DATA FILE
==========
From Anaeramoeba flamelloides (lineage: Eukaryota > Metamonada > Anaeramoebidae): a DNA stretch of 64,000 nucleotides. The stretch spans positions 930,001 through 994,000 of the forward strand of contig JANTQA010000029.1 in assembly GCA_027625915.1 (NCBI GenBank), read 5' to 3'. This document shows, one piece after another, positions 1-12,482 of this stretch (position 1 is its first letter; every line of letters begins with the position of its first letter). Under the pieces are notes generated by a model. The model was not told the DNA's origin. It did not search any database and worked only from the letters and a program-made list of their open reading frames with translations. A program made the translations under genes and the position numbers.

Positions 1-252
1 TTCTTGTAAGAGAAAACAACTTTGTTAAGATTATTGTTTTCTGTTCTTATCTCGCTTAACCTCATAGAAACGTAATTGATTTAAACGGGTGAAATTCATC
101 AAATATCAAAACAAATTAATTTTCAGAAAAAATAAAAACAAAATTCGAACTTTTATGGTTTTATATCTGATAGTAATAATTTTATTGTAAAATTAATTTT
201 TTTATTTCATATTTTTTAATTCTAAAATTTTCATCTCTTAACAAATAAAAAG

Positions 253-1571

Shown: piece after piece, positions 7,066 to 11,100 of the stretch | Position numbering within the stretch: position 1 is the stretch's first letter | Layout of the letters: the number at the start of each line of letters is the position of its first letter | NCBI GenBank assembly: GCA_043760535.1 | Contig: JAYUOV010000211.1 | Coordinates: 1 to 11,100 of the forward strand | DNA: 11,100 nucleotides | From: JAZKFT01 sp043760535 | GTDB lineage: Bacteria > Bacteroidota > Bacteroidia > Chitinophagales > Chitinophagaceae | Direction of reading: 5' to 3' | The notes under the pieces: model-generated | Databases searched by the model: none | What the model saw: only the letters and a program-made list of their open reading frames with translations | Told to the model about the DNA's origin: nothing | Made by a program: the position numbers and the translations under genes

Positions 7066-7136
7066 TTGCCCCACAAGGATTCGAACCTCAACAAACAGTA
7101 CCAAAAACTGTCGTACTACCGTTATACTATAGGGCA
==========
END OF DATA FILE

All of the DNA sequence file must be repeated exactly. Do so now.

From Anaeramoeba flamelloides (lineage: Eukaryota > Metamonada > Anaeramoebidae): a DNA stretch of 64,000 nucleotides. The stretch spans positions 930,001 through 994,000 of the forward strand of contig JANTQA010000029.1 in assembly GCA_027625915.1 (NCBI GenBank), read 5' to 3'. This document shows, one piece after another, positions 1-12,482 of this stretch (position 1 is its first letter; every line of letters begins with the position of its first letter). Under the pieces are notes generated by a model. The model was not told the DNA's origin. It did not search any database and worked only from the letters and a program-made list of their open reading frames with translations. A program made the translations under genes and the position numbers.

Positions 1-252
1 TTCTTGTAAGAGAAAACAACTTTGTTAAGATTATTGTTTTCTGTTCTTATCTCGCTTAACCTCATAGAAACGTAATTGATTTAAACGGGTGAAATTCATC
101 AAATATCAAAACAAATTAATTTTCAGAAAAAATAAAAACAAAATTCGAACTTTTATGGTTTTATATCTGATAGTAATAATTTTATTGTAAAATTAATTTT
201 TTTATTTCATATTTTTTAATTCTAAAATTTTCATCTCTTAACAAATAAAAAG

Positions 253-1571

Shown: piece after piece, positions 7,066 to 11,100 of the stretch | Position numbering within the stretch: position 1 is the stretch's first letter | Layout of the letters: the number at the start of each line of letters is the position of its first letter | NCBI GenBank assembly: GCA_043760535.1 | Contig: JAYUOV010000211.1 | Coordinates: 1 to 11,100 of the forward strand | DNA: 11,100 nucleotides | From: JAZKFT01 sp043760535 | GTDB lineage: Bacteria > Bacteroidota > Bacteroidia > Chitinophagales > Chitinophagaceae | Direction of reading: 5' to 3' | The notes under the pieces: model-generated | Databases searched by the model: none | What the model saw: only the letters and a program-made list of their open reading frames with translations | Told to the model about the DNA's origin: nothing | Made by a program: the position numbers and the translations under genes

Positions 7066-7136
7066 TTGCCCCACAAGGATTCGAACCTCAACAAACAGTA
7101 CCAAAAACTGTCGTACTACCGTTATACTATAGGGCA